Scott Walker’s Big Lie
Not doing special elections hasn’t saved money, it’s actually cost taxpayers. A lot.
Since December, Gov. Scott Walker has been telling a lie about why he wouldn’t hold special elections. The governor refused to call special elections after two Republican lawmakers, Sen. Frank Lasee of De Pere and Rep. Keith Ripp of Lodi, announced they were taking jobs in the Walker administration on December 29 of last year. Walker said he was doing this to save the taxpayers money. To hold special elections would be “an unnecessary waste of taxpayer resources,” he has repeatedly insisted since then.
In fact, the governor had plenty of time to call the special elections and add them to the normal February primary and April general elections — in fact this was more time than he allotted when calling a special election after then Republican state Sen. Sheila Harsdorf joined his administration. And what would a special election in the normal spring election cycle have cost taxpayers? Zero. There would be “no additional cost,” says Reid Magney, public information officer for the Wisconsin Elections Commission.
And by February or next week Tuesday at the latest, these districts would have had new representatives. With no cost to taxpayers. Instead, Walker has repeatedly refused to hold special elections, only giving in yesterday, after three different courts ruled he was violating the state law requiring elections. So what will this cost us?
The last election held in the now vacant 1st Senate District cost taxpayers $234,876 in the Spring 2017 election, while the cost of that election for the now-vacant 42nd Assembly District was $71,730, according to the Elections Commission. That’s a combined cost of more than $306,000. Magney, however, notes the cost for a special election won’t be as high because the turnout will be lower.
So perhaps the cost will be in the neighborhood of $200,000.
Those lawyers had to represent the state in a case before Dane County Circuit Court Judge Josann Reynolds, followed by an an appeal before Dane County Circuit Court Judge Richard Niess, followed by an appeal to District 2 Court of Appeals Judge Paul Reilly in Waukesha, who left in place the lower court decision that special elections must be held.
What did all this lawyering cost the taxpayers? I contacted the office of both Gov. Walker and Wisconsin Attorney General Brad Schimel, who assigned Assistant Attorney General Steven Kilpatrick to defend the governor, and neither office would reveal how many lawyers worked on this case or what the cost to taxpayer was.
Nor is that the end of the costs. For Walker had urged the legislature to hold a special session to change the law, which means taxpayers would have had to pay “per diem” costs of $184 per day to any legislator outside Dane County for each day spent in Madison to pass a law preventing people from having duly elected representatives. Just one day of legislating would have cost in the neighborhood of $18,000.
Walker, it seems, was willing to charge the taxpayers whatever it took to prevent elections from being held. Why? Because the Democrats have been outperforming Republicans across the country in special elections. A January special election for an open seat in Wisconsin saw Democrat Patty Schachtner win in a heavily Republican district by increasing the Democratic percentage by 18 points over the previous election.
While Walker hoped to convince average voters he was trying to save them money, insiders in both parties all knew why he opposed special elections. As Jay Heck of the nonpartisan Common Cause of Wisconsin noted to Urban Milwaukee, “Walker feared that a special election held in the 1st State Senate District and the 42nd Assembly would have produced Democratic victories which, in turn, would bode ill for his own re-election prospects.”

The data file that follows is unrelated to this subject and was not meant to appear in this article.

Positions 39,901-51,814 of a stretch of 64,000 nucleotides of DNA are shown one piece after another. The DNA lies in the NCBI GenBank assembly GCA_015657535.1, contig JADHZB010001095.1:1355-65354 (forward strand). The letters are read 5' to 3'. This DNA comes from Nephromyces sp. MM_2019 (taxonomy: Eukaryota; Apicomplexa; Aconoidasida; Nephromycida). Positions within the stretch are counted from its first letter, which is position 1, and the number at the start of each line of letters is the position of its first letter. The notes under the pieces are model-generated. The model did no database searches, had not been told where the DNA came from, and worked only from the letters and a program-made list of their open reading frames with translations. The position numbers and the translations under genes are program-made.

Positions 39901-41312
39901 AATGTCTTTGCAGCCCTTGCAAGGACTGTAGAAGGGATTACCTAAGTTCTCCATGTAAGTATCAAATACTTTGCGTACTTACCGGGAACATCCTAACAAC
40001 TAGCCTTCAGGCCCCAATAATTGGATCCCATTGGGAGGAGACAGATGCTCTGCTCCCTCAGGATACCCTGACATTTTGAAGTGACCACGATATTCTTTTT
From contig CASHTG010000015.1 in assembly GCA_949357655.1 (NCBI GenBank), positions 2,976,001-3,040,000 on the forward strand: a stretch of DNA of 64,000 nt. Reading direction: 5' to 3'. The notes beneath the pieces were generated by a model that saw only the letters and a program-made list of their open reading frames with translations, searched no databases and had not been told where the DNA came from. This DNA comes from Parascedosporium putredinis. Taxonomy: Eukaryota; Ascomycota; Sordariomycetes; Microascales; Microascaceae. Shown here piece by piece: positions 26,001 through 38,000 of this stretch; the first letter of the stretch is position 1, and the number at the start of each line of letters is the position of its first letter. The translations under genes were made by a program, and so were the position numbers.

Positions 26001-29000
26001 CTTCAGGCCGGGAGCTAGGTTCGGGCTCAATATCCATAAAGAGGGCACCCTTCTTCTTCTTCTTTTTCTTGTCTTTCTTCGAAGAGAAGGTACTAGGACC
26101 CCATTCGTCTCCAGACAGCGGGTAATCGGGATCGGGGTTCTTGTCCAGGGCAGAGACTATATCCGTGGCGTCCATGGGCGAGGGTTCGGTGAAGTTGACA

To protect himself and his party from this, Walker wasn’t just willing to charge taxpayers all these unnecessary costs. He was willing to disenfranchise the 175,000 citizens living in these two vacant districts for more than a year, from December 29 of last year until January 7, 2019, when the new legislators elected in November 2018 will be seated. And these, by the way, are both Republican-leaning districts.
Voters in these districts have thus lost any say over all state government decisions made over this entire period, as Walker and the legislature have debated a host of issues, from gun control to a sales tax holiday, from health care reinsurance to closing Lincoln Hills school for boys to tax breaks for the Kimberly-Clark company.
The obvious lies by Walker call to mind Pinocchio, of course, but there is far worse comparison to be made in capturing the depths to which Walker and the Republicans have sunk. Walker’s partisan scheming meant the citizens of these two districts would pay at least a year’s worth of state sales taxes, income taxes and other state fees but would have no political representation. As every American who took grade school history knows, this is taxation without representation.
And “taxation without representation is tyranny,” as the colonial leader James Otis declared.
We could argue whether the democratic infringement of Wisconsin’s citizenry by Gov. Walker is as bad as that imposed by the imperious King George III. Perhaps not. Though it’s worth noting the colonists had local governments that made many decisions, and merely needed to suffer the occasional imposition of a stamp tax or a tax on tea by their distant colonial overlord. Whereas the residents of these two Wisconsin districts were losing all say over all state government decisions made over a one-year period.
But the idea the such a comparison could even be broached speaks volumes about how virulently partisan a governor we now have, and how tone-deaf a long-savvy politician has become in his desperation to win another term of office.
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